He called announcements from the government about recruitment and retention efforts “lip service” until they can prove that they can stably staff rural health-care centres.

“We had a fully functional hospital with acute and emergency services and the decision was made to remove that because of that pandemic plan, and I think that was a huge mistake,” he said.

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“I understand why they did it. I still feel it was unnecessary. You don’t close essential services like that for a ‘what it.'”

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In response to a request for comment, an SHA spokesperson said the changes were made at the facility “as we prepared to orientate and train staff in multiple facilities to prepare for the SHA’s response to COVID.”

“At that time, recruitment and staffing continued to be a challenge. Staff were also moved to the Long Term Care (LTC) side of the facility while the Physicians started to participate in the on-call rotations with Indian Head Hospital to support manageable rotations. These physicians continue to provide Primary Health Care (clinic) services to communities in the area,” the statement from James Winkel reads.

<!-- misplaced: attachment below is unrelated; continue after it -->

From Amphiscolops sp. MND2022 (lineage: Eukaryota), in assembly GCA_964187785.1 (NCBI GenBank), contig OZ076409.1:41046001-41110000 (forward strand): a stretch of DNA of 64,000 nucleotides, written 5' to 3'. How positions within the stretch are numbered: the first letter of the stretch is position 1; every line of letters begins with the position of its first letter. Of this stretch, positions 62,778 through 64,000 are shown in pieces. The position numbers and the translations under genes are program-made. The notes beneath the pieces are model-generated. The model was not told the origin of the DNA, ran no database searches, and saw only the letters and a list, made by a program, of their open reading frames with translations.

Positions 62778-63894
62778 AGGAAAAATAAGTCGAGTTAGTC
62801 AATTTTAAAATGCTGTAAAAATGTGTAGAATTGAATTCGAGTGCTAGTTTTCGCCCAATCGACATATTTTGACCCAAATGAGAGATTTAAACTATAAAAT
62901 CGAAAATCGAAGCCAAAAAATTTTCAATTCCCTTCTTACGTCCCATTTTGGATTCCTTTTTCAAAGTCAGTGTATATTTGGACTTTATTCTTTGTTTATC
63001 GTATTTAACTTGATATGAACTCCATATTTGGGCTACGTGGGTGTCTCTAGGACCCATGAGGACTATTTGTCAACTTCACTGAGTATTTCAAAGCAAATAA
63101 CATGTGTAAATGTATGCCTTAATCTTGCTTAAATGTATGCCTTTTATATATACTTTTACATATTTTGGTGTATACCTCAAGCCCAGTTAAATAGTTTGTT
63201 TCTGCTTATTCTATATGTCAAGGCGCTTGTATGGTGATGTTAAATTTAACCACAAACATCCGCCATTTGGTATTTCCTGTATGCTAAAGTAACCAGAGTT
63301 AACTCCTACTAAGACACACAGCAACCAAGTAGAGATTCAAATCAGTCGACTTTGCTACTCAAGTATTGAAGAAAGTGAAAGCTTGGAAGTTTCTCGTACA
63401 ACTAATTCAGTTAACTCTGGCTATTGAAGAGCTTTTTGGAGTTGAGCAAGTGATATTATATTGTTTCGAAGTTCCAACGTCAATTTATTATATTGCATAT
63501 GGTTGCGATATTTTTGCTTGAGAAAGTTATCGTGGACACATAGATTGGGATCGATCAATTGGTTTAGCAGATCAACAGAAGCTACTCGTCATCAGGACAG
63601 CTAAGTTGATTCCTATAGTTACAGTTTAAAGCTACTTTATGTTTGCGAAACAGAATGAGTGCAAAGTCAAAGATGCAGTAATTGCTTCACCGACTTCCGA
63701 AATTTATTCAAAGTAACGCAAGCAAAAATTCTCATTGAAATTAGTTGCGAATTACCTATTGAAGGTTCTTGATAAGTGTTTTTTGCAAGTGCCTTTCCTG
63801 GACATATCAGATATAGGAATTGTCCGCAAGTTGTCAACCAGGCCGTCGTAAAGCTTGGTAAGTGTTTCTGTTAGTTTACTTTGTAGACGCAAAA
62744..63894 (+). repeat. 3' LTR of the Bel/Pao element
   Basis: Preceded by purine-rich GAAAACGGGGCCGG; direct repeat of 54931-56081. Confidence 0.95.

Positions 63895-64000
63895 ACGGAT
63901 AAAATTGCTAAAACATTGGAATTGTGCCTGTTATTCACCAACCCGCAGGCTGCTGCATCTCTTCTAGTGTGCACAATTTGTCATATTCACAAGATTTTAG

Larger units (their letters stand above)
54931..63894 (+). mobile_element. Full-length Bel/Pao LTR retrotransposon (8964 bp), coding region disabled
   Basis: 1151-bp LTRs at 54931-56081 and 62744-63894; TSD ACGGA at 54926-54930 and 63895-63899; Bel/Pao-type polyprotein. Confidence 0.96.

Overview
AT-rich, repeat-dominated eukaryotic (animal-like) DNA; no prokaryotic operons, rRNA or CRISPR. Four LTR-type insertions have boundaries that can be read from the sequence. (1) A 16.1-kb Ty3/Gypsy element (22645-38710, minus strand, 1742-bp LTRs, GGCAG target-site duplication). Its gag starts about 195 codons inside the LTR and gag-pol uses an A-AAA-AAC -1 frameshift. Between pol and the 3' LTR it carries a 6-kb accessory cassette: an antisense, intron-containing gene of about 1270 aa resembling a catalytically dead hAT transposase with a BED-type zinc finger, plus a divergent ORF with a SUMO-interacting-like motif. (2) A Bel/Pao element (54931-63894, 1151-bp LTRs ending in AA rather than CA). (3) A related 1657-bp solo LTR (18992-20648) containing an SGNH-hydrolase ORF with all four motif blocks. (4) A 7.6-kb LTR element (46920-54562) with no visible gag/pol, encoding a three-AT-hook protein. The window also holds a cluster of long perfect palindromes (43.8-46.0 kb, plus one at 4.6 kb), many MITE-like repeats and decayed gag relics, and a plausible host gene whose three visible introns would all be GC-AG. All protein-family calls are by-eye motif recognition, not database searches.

Winkel said the timeline for resumption of full services is dependent on recruitment. The SHA is working to recruit six registered nurses and three licensed practical nurses to the facility.

He added that acute and ER services are available in Indian Head, Fort Qu’Appelle, Melville, Kipling,  Moosomin or Regina, and that there are private EMS bases located in Grenfell and Fort Qu’Appelle as well as an SHA EMS base in Indian Head.